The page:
State’s $100b debt blowout
TAXPAYERS should brace for Queensland's debt to balloon to more than $100 billion as the state's coffers take a bashing from reduced revenue amid the COVID-19 pandemic.
The Courier-Mail can reveal a massive reduction in payroll tax revenue has blown a more than $400 million hole in the budget.
The shortfall joins the almost $300 million the Government has lost from gaming tax revenue, while it's set to collect almost $200 million less than was forecast for the waste levy.
Economists have warned debt will increase, with Gene Tunny saying, "You'd be confident that it would get past $100 billion in the next few years."
It's still not known what Queensland's revised debt level is, with the Government having cancelled the April Budget amid the pandemic.
It's currently preparing to deliver a COVID-19 Fiscal & Economic Review in September.
The previous estimate had Queensland's debt reaching $91.8 billion over the forward estimates.
Treasurer Cameron Dick said the Government had collected $408 million less in payroll tax revenue between January 1 and 31 May this year, compared to the same period in 2019.
The figure includes payroll tax relief that was provided to businesses.
"The payroll tax relief included refunds, payment holidays and deferrals for eligible businesses as well as an exemption for the Commonwealth Government JobKeeper payments," Mr Dick said.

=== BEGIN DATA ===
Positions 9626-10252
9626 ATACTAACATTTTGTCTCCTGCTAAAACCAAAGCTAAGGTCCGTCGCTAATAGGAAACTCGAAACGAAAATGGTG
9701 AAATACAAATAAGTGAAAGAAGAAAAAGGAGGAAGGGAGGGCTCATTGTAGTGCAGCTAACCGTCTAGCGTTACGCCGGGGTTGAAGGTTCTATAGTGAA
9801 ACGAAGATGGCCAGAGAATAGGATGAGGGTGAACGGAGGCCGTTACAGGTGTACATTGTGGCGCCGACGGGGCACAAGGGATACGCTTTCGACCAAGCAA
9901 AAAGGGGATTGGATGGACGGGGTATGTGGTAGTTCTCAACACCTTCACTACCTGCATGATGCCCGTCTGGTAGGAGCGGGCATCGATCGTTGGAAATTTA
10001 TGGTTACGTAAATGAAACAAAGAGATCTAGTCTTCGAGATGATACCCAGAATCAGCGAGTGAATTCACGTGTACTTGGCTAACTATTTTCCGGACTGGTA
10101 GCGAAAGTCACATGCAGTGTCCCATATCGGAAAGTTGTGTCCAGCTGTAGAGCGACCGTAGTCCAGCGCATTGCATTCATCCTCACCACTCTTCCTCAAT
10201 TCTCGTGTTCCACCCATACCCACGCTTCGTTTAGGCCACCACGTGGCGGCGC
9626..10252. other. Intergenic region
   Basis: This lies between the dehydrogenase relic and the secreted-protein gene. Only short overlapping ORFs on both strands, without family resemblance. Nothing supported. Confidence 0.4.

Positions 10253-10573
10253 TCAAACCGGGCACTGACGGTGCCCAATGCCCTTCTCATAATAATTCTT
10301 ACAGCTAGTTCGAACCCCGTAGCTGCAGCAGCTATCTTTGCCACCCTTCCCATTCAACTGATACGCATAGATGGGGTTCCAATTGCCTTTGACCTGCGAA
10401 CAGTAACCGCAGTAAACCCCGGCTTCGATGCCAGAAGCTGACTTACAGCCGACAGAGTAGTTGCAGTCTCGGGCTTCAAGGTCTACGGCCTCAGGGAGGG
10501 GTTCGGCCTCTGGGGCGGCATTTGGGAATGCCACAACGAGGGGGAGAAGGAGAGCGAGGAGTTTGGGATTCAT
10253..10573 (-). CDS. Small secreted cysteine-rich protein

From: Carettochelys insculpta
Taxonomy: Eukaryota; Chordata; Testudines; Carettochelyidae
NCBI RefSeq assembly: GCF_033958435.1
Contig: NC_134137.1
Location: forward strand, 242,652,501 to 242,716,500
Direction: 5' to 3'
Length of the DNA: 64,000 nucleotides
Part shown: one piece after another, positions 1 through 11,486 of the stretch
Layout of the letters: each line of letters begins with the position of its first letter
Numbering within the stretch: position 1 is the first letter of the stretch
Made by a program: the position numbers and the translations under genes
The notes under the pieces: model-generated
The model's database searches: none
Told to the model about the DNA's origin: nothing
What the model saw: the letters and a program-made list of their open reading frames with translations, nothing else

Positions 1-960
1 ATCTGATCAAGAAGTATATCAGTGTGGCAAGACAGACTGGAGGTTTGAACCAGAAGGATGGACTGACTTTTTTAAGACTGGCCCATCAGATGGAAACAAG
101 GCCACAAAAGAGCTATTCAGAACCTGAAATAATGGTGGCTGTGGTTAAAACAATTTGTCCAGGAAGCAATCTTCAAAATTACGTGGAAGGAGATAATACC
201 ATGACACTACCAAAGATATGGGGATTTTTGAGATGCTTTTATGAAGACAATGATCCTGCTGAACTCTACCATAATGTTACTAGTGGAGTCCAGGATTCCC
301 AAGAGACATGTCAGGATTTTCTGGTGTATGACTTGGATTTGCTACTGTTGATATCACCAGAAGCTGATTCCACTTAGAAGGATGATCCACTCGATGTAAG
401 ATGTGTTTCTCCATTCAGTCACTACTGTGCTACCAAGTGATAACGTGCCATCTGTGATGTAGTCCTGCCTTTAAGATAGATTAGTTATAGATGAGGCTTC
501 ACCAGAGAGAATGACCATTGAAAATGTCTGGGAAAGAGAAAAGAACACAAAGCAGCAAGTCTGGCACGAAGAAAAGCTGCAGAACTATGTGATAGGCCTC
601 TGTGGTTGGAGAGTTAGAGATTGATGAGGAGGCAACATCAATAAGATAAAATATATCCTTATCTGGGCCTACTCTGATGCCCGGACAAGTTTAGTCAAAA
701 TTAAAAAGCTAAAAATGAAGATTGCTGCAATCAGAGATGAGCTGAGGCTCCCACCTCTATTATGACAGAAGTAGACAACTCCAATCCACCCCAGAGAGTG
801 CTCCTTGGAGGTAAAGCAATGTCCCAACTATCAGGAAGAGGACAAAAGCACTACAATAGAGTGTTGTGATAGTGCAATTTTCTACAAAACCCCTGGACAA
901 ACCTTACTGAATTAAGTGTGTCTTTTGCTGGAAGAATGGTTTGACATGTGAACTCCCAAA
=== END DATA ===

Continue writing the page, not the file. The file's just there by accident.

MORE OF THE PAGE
Mr Dick said the Government was faced with a choice.
"We can cut our way to recovery or, we can choose jobs, infrastructure and growth to rebuild our economy," he said.
"But it won't be debt for its own sake - it will be for the express purpose of getting people back to work, and getting our economy back on track."
Queensland will take on extra debt to respond to the COVID-19 crisis.
Mr Tunny, who is the director of Adept Economics, said Queensland's debt would soar past $100 billion.
He said while he understood why the Government was delivering a COVID-19 Fiscal & Economic Review instead of a full budget this year, he said: "It would have been good to have much more information out there to what they've provided so far."
"It's been since December last year since we've had a budget update."
Chris Richardson of Deloitte Access Economics said reducing the unemployment rate meant spending more.
"It would be absolutely dumb to respond to those falling revenues by trying to cut spending," he said.
Originally published as State's $100b debt blowout